Short sleep durations were also associated with increased likelihood of obesity (). Relative to those sleeping 7–8 hours, men sleeping less than 5 hours were 3.7 [2.7, 5.0] times more likely to be obese and women sleeping less than 5 hours were 2.3 [1.6, 3.1] times more likely to be obese. The odds ratios for obesity associated with sleeping 5–7 hours were 1.5 [1.2, 1.9] and 1.3 [1.0, 1.6] for men and women respectively.
Association between sleep duration and obesity among older men and women.
In order to assess whether the association between sleep duration and obesity was explained by sleep apnea, secondary analyses were performed adjusting for AHI (). Among men, the odds of obesity increased 1.4-fold [1.3, 1.5] with every 10 unit increase in AHI. Adjusting for AHI attenuated the association between short sleep and obesity by 18%; however, a significant association persisted. Mean BMI was 2.03 kg/m2 [1.57, 2.48] greater and the odds ratio for obesity was 3.0 [2.2, 4.2] in those sleeping less than 5 hours compared to 7–8 hour sleepers. Additional analyses were performed restricting to those individuals with an AHI < 15. In this subgroup, short sleep remained associated with greater adiposity. Among men, mean BMI was 1.99 kg/m2 [1.36, 2.63] greater among short sleepers and the odds ratio for obesity in short sleepers was 2.7 [1.6, 4.5]. Although the sample size was much smaller in SOF due to the limited number of sleep studies performed, the patterns were very similar in women (i.e., the association between short sleep and obesity was attenuated by 14% after adjusting for AHI).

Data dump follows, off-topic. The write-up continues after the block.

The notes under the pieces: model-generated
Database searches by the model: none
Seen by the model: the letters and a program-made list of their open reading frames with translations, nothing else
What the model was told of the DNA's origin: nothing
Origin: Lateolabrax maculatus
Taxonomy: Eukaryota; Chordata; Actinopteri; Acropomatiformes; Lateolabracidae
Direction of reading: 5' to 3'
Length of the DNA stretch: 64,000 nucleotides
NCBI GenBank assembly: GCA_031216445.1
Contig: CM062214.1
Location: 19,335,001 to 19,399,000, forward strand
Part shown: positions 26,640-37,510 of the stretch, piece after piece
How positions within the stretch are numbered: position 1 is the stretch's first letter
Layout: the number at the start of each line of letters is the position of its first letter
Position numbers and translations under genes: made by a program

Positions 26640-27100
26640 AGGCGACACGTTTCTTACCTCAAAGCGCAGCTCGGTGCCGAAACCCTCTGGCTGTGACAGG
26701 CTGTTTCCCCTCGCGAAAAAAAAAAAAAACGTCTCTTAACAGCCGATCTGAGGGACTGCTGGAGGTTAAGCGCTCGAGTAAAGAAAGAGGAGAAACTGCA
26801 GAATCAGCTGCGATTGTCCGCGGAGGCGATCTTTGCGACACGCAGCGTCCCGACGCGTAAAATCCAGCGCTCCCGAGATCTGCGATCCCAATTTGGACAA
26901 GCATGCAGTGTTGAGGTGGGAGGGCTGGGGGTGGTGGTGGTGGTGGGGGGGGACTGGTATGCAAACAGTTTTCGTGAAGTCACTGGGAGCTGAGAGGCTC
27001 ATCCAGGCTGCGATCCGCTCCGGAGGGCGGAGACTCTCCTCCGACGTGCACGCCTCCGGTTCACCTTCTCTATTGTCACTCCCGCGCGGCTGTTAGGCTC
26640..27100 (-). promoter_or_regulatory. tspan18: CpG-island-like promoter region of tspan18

Among men, neither daytime sleepiness nor insomnia symptoms were associated with obesity after controlling for sleep duration. Stratified analyses found similar associations between short sleep and obesity in men with and without excessive daytime sleepiness and with and without insomnia (). Among women, sleepiness was also not associated with obesity but insomnia was an independent predictor with an OR of 1.3 [1.1, 1.6]. In stratified analyses, the association between short sleep and obesity appeared stronger among women with daytime sleepiness and women with insomnia. However, formal statistical testing of an interaction between daytime sleepiness and sleep duration or insomnia and sleep duration was not significant.
Association between sleep duration and obesity among older men and women stratified by self-reported sleep symptoms.
Using total sleep time over the 24-hr period as the sleep duration measure instead of nocturnal sleep time had no substantial effect on the relationships found. In multivariate models, mean BMI was 1.54 kg/m2 greater [1.10, 1.97] among men and 1.23 kg/m2 greater [0.56, 1.90] among women with a 24-hr sleep duration less than 6 hours compared to 7–8 hours (p<0.0001 for men and p<0.001 for women). The odds ratios for obesity in those sleeping less than 6 hours relative to those sleeping 7–8 hours were 2.4 [1.8, 3.2] and 1.7 [1.2, 2.4] in men and women respectively. The association between nocturnal sleep duration and obesity measures was similar when restricted to data obtained on weeknights (data not shown).